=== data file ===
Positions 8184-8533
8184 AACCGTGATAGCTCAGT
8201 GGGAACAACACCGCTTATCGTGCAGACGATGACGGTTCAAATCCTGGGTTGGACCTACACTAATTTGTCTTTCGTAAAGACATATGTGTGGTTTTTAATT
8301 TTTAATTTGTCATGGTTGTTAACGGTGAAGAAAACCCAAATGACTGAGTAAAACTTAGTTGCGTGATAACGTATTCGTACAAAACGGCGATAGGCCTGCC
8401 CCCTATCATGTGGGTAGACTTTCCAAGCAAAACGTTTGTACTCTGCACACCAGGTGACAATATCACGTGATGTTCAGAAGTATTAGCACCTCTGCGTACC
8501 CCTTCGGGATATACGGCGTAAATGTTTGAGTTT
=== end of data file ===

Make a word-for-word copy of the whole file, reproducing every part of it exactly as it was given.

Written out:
Positions 8184-8533
8184 AACCGTGATAGCTCAGT
8201 GGGAACAACACCGCTTATCGTGCAGACGATGACGGTTCAAATCCTGGGTTGGACCTACACTAATTTGTCTTTCGTAAAGACATATGTGTGGTTTTTAATT
8301 TTTAATTTGTCATGGTTGTTAACGGTGAAGAAAACCCAAATGACTGAGTAAAACTTAGTTGCGTGATAACGTATTCGTACAAAACGGCGATAGGCCTGCC
8401 CCCTATCATGTGGGTAGACTTTCCAAGCAAAACGTTTGTACTCTGCACACCAGGTGACAATATCACGTGATGTTCAGAAGTATTAGCACCTCTGCGTACC
8501 CCTTCGGGATATACGGCGTAAATGTTTGAGTTT